How to Build an Even Better Wing Chun Spring-Arm Trainer
A few months ago I came across this great article on how to build a Wing Chun Spring-Arm Training Device. Having finally gotten around to starting one, I began shopping around for the parts. During my search I was inspired to make a couple of enhancements that you might consider if you are looking to build one of your own. (DO check out the original article. Big Thanks to John Cook for writing the article. I never would have thought about building one of these without it!)
The major changes to the design are that the arm is not a piece of plastic stock but instead a Bat which gives it a shape more like an arm (without increasing the cost) and the arm position is ADJUSTABLE. By the way, this thing only cost me about $50 to build!
I am not endorsing that you copy either my design or the original design to the letter. I suggest you read both 'How-to's" and take what you like from both. That said, here is an overview of how I built mine.*
Parts I used:
(1) 1/2" Washer
(1) 3/8" lock washer
(1) 1/2" lock washer
(3) 1" wood screws
(1) 1/2-20 x 2 1/2" Bolt (fine thread)
(1) 3/8-24 x 3 1/2" Bolt (fine thread)
(1) 3/4" x 11 3/4" x 34" Pine Board
(3) 3/4" x 11 3/4" x 2 1/2" Oak boards
(1) 3/4" x 26 1/4" x 2 1/2" Oak board
a couple dozen brad nails (probably optional)
Wood stain (optional)
Temporary Threadlock (optional)
I used the plastic Bat from Cold Steel as listed above but solid plastic stock would have worked too. The cost was about the same to mail-order plastic stock or to get the bat from Amazon, so I opted for benefit of the funky contours.
-Cut the bat off to a length of 18 3/4". The length could vary but that is what I settled on for mine. Make sure you measure from the handle end if you use a bat. You can only cut this too short once (because then you are hosed).
-Cut off the head of the 3/8-24 x 3 1/2" bolt (I used a Dremel) and rough up the left over shaft (but not the threads).
-Clean up the trimmed end of the bat with some sandpaper and/or a utility knife.
-Drill a 3" plus deep x 3/8" wide hole in the cut off end of the bat. (Careful not to drill your hand, dummy.)
-Mix up your JB Weld and then spread it on the shaft of the bolt keeping it off the threads. (Other epoxies may work just as well but this is what I had laying around.)
-Glue the cut bolt into the hole in the bat so that only 7/8" of threads stick out. Clean off any excess adhesive. Let this dry overnight.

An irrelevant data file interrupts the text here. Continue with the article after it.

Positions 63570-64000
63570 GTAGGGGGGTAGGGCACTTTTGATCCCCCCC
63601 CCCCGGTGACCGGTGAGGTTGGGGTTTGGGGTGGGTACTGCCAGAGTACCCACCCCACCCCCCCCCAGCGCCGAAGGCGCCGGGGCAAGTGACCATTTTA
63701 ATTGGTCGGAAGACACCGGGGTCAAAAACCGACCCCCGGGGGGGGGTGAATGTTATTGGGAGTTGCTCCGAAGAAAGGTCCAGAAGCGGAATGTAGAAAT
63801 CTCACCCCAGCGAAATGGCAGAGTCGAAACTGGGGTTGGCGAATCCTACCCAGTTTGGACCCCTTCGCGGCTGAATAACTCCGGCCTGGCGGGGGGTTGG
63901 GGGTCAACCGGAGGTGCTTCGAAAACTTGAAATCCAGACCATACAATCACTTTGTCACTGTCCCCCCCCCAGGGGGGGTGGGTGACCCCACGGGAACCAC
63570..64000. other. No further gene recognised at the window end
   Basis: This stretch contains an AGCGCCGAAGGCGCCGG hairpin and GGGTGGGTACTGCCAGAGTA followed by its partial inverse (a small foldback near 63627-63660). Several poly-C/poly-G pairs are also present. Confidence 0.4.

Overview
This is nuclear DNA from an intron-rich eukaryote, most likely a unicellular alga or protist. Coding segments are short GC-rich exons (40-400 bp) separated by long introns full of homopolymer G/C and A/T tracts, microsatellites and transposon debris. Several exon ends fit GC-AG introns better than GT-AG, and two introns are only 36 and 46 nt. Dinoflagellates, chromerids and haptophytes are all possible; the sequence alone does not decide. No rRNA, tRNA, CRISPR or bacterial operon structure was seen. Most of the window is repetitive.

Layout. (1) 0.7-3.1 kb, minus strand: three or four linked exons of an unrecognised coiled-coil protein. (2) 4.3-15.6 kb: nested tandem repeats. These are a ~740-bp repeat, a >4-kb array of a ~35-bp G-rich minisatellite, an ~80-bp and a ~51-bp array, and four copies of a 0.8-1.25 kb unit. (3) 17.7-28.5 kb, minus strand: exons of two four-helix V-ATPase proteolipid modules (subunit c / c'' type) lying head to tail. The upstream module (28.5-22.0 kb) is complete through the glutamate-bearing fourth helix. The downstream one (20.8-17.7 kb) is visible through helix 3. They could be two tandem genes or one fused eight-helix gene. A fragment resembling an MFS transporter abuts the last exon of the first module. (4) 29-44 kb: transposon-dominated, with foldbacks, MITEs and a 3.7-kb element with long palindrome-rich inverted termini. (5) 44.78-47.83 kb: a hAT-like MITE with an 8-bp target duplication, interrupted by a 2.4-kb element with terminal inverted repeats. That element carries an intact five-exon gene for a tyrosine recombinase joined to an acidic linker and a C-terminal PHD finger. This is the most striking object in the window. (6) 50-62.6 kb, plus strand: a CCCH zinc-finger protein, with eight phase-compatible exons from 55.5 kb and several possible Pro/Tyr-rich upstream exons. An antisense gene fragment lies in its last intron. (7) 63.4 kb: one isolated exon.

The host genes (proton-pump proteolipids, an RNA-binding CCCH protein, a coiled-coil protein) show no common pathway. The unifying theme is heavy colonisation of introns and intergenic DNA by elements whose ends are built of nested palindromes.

You can build the platform any number of ways but make sure you leave in a provision to access the adjustment nut on the back of the ball-joint. I just slapped one together with scraps of lumber I already had. Also, the mount could possibly be screwed directly to a wall or beam if you like, but adjustments might be hindered as you need access to the back bolt to fully adjust the ball-joint. The front of this one is a pine laminate board and the slats on the back are oak for extra strength. They were glued, clamped, and then tacked together with an compressor driven brad-nailer. After that all dried for a day, I stained the front and sides for the sake of aesthetics.
Mounting the Mount
I mounted the ball-joint to the end of my platform with the double slats. Your methodology may vary if you build a different platform.
-Drill a pilot hole for a paddle bit.
-On the backside of the platform, drill a hole as wide as the 1/2" washer and just deep enough to recess the 1/2" washer, 1/2" lock washer, and head of the 1/2" bolt so they didn't stick of the back. (A 1 3/8" paddle bit was the ticket for mine. Your mileage may vary. I could have skipped this step but I would need a slightly longer bolt and the head would have stuck out the back.)
-Drill a 1/2" hole in the center of the recess for the big bolt to go through.
-Attach the ball-joint, including the black plastic base, to the platform with the 1/2" washer, 1/2" lock washer, and 1/2" bolt. Tighten with a wrench and make sure it is straight on the front side. Do not over tighten.
-Screw the three wood screws into the holes in the plastic base to prevent unwanted rotation.
-Screw the spring and then the arm onto the ball-joint using the 3/8" lock washer. Also, I used Temporary Threadlock to reduce unwanted unscrewing.
Attached your favorite wall bag or makiwara to the front. The one pictured was purchased here from Everything Wing Chun. They have many great options to fulfill your personal tastes.
Hanging the Whole Shabang
There are so many factors that can go into how to hang your new monstrosity that I will not give any specific advice. Make sure it is REALLY secure and will not fall off your wall or post or whatever you mount it to. Methods will vary greatly according to what you are mounting to. Be safe.
Enjoy your new training toy!
*This whole project requires some handy-man skills to complete safely. Do not attempt to recreate the above crafts adventure if you are unfamiliar with the safe operation of any of the tools pictured or described. BUILD AT YOUR OWN RISK!
Sifu Nick Edmonds
Red Light Wing Chun Phoenix, Arizona